As a student in the University of Waterloo’s Kinesiology program, I am learning the study of human movement. That means I spend a lot of my time in labs looking at how humans move from a cellular and musculoskeletal level.
In the lab, Electroencephalography (say that 5 times fast) or EEG, is a tool used to learn what is happening in the brain by scanning it.
In my short time as a MEDA supporter, I have done theoretical “brain-scans” of this organization, and I have come to a conclusion, MEDA is a great organization. By attending their 2017 convention in Vancouver, Canada and visiting to their Improving Market Opportunities for Women in Myanmar (IMOW) this November I have learned just how important MEDA’s work is to the fight against poverty.
As the EEG learns what is happening in the brain, I have learned what is happening in MEDA and in their Myanmar project – and I am happy to say that I wasn’t disappointed!
Here are three things I learned about MEDA on my trip to Myanmar:
MEDA is an organization that is enthusiastic and energetic; and it uses these forces to propel it forward in its mission to provide business solutions to poverty.
I saw this energy first-hand when I attended #MEDACon2017. You could feel the currents moving throughout the room as more than 400 people congregated to learn about MEDA’s work around the world and listen to the engaging seminar and plenary speakers.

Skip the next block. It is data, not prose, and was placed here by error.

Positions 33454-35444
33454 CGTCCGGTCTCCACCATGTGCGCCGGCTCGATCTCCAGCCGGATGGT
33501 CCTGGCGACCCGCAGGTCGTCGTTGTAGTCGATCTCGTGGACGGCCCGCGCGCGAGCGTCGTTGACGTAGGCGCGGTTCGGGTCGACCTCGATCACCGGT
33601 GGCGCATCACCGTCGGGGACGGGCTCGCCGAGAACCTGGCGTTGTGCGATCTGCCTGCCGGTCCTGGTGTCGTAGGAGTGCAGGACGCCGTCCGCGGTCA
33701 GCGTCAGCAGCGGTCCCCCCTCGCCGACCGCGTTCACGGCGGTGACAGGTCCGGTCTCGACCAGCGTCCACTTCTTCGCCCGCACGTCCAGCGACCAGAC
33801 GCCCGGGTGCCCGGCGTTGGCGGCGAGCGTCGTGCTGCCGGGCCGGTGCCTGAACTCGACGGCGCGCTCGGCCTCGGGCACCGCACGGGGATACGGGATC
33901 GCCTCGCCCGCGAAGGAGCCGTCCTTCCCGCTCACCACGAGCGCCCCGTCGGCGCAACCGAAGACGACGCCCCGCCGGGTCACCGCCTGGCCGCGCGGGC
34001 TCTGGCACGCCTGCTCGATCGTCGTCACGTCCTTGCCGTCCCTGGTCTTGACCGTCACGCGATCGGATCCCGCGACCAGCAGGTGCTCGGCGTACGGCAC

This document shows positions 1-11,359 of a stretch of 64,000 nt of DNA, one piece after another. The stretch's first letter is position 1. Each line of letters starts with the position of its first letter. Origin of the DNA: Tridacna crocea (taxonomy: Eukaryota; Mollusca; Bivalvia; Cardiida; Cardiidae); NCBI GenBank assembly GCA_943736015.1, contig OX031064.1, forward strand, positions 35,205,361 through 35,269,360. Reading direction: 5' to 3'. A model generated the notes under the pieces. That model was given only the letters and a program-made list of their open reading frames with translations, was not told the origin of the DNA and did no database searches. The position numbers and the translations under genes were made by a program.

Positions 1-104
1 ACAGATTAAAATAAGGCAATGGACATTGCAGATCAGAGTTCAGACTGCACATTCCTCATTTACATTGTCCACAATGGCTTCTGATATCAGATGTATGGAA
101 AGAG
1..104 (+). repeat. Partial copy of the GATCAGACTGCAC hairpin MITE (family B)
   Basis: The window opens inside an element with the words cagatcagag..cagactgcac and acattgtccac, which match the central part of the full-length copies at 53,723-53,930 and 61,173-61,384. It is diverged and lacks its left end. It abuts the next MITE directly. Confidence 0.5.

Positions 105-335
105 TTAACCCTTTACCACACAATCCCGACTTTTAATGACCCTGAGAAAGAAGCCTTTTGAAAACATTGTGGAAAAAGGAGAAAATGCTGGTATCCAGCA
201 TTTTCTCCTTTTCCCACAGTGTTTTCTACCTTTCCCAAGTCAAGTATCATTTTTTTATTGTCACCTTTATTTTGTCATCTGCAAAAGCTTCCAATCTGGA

I also saw this enthusiasm from my local Leamington MEDA chapter. When I showed interest in the MEDA trip, they helped secure funding for the trip expenses and assisted in raising an incredible amount of money for the project (I’ll tell you how much at the end).
MEDA financially supports, educates and trains the communities where it works. This is my second “e” because education is a key component of their Improving Market Opportunities for Women (IMOW) project. One area of education is in financial and management skills. Through partners in Myanmar, MEDA has 114 Village Savings and Loan Groups supporting over 2,000 clients. I had the pleasure of meeting one such group. I considered it an honour and privilege to meet the clients and hear stories of how MEDA’s groups have changed their lives. I could see the excitement in their eyes when I asked them their hopes and dreams for their families and farms.
MEDA also brings critical experience to agricultural practices in the culturing of rice, garlic, cauliflower, eggplant and turmeric. The impact of this goes beyond higher yield – it also means food and income security and fosters the empowerment of women in their communities.
The final “g” is for generosity. Generosity surrounded me at the conference and while in Myanmar. Many people who are involved with MEDA are very generous with what has been given them. MEDA supporters helped me and my dad raise over $24,000 for the Myanmar project! But I learned that they are generous in more ways than that. The cycle tour group had members from all professions and walks of life, and they were so willing to share their stories, business knowledge and time with me. I am incredibly grateful for the time they spent with me and honour to receive this gift.
This has been a brief EEG, or brain scan if you will of my impressions of MEDA’s work. I am really impressed by what I saw in Myanmar, and I know this will not be my last trip with them.